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3 of 3 people found the following review helpful
5.0 out of 5 stars Lovely copy to entice the younguns
A classic, plain and simple. The illustrations are whimsical, sophisticated, and there are plenty of them. A nice copy printed on quality paper, this edition will stand up to many, many readings.
Published on Nov. 19 2009 by Malkie Bear

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13 of 14 people found the following review helpful
2.0 out of 5 stars 70th anniversary edition rather disappointing, go with ANNOTATED HOBBIT instead., October 24, 2007
[This is a review of the 70th Anniversary Edition, not so much of THE HOBBIT itself. I've reviewed the book proper elsewhere, and would rather focus on the actual edition itself.]

THE HOBBIT is one of those few books that I have felt justified to buy multiple copies over the years. It is a book I have read and cherished, and a book I dearly love. THE HOBBIT is...
Published 19 months ago by Mike London


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13 of 14 people found the following review helpful
2.0 out of 5 stars 70th anniversary edition rather disappointing, go with ANNOTATED HOBBIT instead., October 24, 2007, Sept. 1 2012
By 
Mike London "MAC" (Oxford, UK) - See all my reviews
(TOP 100 REVIEWER)   
This review is from: The Hobbit (Paperback)
[This is a review of the 70th Anniversary Edition, not so much of THE HOBBIT itself. I've reviewed the book proper elsewhere, and would rather focus on the actual edition itself.]

THE HOBBIT is one of those few books that I have felt justified to buy multiple copies over the years. It is a book I have read and cherished, and a book I dearly love. THE HOBBIT is a novel that deserves to be bought multiple times over, and I always enjoy looking at new editions of this classic work. So imagine my excitement when I found out they would be publishing a 70th anniversary edition of one of my most cherished novels!

This has been a big year for Tolkien fans. Christopher Tolkien published THE CHILDREN OF HURIN, a newly completed version of Turin's legend, in April. We've gotten (at long last), THE HISTORY OF THE HOBBIT, expertly handled by brilliant Tolkien scholar John D. Ratcliffe and published in two separate volumes. And of course, we have the 70th anniversary of Tolkien's first primary work, THE HOBBIT, which this edition is published in celebration of that momentous occasion. And does it live up as a major new edition of this fantasy classic?

That's a pretty easy answer. The answer is NO.

First off, here are the positives. The 70th anniversary edition is pretty much how the first edition of THE HOBBIT was actually published back in 1937 with some notable improvements, and conforming to Tolkien's pretty exacting specifications, including how the dust jacket should appear, as well as the art and maps that accompany the text.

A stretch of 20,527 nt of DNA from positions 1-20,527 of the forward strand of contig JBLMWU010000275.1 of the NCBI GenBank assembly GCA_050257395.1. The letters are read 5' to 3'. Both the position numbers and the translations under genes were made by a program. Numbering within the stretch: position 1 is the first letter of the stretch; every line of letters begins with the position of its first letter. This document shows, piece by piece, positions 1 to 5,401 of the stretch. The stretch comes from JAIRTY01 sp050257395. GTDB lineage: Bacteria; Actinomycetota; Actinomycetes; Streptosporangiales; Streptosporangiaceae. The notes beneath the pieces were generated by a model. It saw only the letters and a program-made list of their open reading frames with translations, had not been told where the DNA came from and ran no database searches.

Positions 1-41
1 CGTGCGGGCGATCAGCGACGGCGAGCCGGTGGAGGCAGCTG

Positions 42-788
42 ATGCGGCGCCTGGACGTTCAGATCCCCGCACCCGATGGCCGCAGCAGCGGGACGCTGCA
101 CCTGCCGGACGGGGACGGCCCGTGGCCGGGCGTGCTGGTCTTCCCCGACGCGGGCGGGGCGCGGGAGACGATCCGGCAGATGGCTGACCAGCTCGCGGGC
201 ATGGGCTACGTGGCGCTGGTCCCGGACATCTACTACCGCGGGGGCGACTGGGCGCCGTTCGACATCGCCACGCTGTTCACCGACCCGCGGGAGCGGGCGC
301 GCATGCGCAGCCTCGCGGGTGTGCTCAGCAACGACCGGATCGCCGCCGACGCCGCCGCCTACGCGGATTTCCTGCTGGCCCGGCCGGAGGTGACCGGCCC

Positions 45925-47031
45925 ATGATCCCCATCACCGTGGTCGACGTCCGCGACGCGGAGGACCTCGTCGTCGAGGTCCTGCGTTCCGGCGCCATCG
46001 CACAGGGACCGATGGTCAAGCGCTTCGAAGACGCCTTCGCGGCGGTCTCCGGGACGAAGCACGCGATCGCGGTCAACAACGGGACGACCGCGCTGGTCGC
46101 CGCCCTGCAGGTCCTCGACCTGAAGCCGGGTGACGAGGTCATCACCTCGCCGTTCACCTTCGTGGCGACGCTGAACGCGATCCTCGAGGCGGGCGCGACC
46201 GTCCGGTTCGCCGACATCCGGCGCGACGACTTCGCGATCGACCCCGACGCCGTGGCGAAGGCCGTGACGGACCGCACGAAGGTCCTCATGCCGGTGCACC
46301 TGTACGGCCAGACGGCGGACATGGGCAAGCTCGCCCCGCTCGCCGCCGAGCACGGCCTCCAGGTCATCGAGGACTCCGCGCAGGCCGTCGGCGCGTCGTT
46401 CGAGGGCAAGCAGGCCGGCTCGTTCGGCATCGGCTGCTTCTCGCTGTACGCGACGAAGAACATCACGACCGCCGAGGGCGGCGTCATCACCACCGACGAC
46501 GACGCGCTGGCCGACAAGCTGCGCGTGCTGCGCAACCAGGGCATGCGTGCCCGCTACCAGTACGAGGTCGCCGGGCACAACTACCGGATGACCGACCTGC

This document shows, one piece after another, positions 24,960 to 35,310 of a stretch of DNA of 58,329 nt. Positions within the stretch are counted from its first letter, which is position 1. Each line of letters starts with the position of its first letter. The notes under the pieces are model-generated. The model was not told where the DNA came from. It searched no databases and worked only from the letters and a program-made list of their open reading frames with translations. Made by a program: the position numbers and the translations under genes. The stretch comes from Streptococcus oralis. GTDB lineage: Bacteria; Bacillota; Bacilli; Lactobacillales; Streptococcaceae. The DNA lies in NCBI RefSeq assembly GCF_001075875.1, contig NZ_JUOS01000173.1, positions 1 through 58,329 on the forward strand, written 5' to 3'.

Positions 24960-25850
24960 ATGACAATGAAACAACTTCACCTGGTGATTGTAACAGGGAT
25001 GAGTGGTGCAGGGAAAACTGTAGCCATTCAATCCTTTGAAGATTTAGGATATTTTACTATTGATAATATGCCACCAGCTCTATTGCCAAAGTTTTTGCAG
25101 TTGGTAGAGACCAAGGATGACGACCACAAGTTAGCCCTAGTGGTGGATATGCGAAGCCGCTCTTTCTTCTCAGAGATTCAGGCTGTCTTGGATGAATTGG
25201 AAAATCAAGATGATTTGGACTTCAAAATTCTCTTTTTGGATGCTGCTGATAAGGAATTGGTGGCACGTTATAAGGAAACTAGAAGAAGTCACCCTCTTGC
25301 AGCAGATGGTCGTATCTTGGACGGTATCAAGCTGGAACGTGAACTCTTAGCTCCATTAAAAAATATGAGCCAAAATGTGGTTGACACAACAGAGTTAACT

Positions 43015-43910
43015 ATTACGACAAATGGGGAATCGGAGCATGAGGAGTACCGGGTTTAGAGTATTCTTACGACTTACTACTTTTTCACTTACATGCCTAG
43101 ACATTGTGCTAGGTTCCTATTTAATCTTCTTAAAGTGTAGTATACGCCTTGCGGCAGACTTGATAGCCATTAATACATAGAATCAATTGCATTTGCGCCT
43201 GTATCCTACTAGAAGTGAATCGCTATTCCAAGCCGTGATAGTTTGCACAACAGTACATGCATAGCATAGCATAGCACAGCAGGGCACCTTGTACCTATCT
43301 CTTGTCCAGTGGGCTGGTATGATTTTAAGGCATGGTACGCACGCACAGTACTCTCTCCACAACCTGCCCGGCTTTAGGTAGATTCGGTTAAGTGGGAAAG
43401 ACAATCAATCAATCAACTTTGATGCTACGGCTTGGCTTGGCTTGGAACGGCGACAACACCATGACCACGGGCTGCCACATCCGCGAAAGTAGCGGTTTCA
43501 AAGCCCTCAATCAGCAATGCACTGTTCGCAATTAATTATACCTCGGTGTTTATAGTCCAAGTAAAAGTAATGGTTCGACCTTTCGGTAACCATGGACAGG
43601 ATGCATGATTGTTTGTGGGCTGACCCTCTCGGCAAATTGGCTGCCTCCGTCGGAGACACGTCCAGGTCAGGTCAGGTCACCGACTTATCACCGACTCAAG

These are the notable differences between the first edition and this edition. Due to cost, Tolkien was not able from a production standpoint to have the book appear exactly as he envisioned. The 1937 publication cut some of his artwork, the map was not how he so desired, and the dust jacket, due to printing cost, was limited to three primary colours (green, black, and white). Originally, Tolkien wanted the sun on the front cover and the dragon on the back cover to be totally in red, but this was not feasible.

Obviously Tolkien's work is successful enough that these production costs are no longer an issue, and so this is a relatively accurate facsimile of what Tolkien would have wanted to publish in 1937 had money not been an object, as it too often is in the real world. For that, this edition has some worth.

Now, there are some negatives. And these are big negatives.

First off, paper quality and binding. It's bad.

Then there's the actual art work. The colour artwork is quite nicely implemented into the main text, and overall I don't have a problem with the colour artwork from a production standpoint. The paintings are bright and colourful, and remain true to higher quality prints of Tolkien's phenomenal painting. But unfortunately the same cannot be said of the black and white illustrations. Like a reviewer said before me, it appears Tolkien's drawings were reproduced on a cheap scanner. Tolkien's artwork is highly valuable, but unfortunately the drawings here are rather badly reproduced in this edition.

Then there's the advertisement for LOTR at the end that's rather annoying. They reproduce the first chapter of FELLOWSHIP and place it at the end of the novel, acting like a cheap plug for Tolkien's masterpiece. I don't have any problem with plugging LOTR, but to me this inclusion of the first chapter just cheapens the whole book, especially when it's supposed to be a major edition of a major work. We all know about LOTR. Do we really need the first chapter here? Rather tacky, to say the least.

Then there's the problem of Christopher Tolkien's forward. This is what I was most looking forward too, actually. Having read E. A. Solinas's review, I was under the impression this was a new forward prepared specifically by Christopher for the 70th anniversary of his father's work. Not the case. It's simply a reprint of the forward he wrote for the 50th anniversary of THE HOBBIT, twenty years previously.

As far as textual authenticity, I must be honest in the fact that I've only browsed it at a Borders bookstore, but I'd be very surprised if they did not use the text from The Annotated Hobbit, as it is the most definitive and accurate text yet established for the book. Still, I can't verify that that is the case.

Overall, this is a fair edition of THE HOBBIT. It could have been a lot more. What sets this apart from the other copies is this is how Tolkien truly envisioned how he wanted the book to appear, and for that fact alone, this is a valuable edition to the Tolkien collector. Unfortunately the poor production quality of the black and while illustrations, the rather tacky inclusion of LOTR's first chapter, and the disappointment of the publishers' just reprinting a twenty year old introduction to the 50th anniversary publication rather brings the whole affair down. I think I'll pass on this one.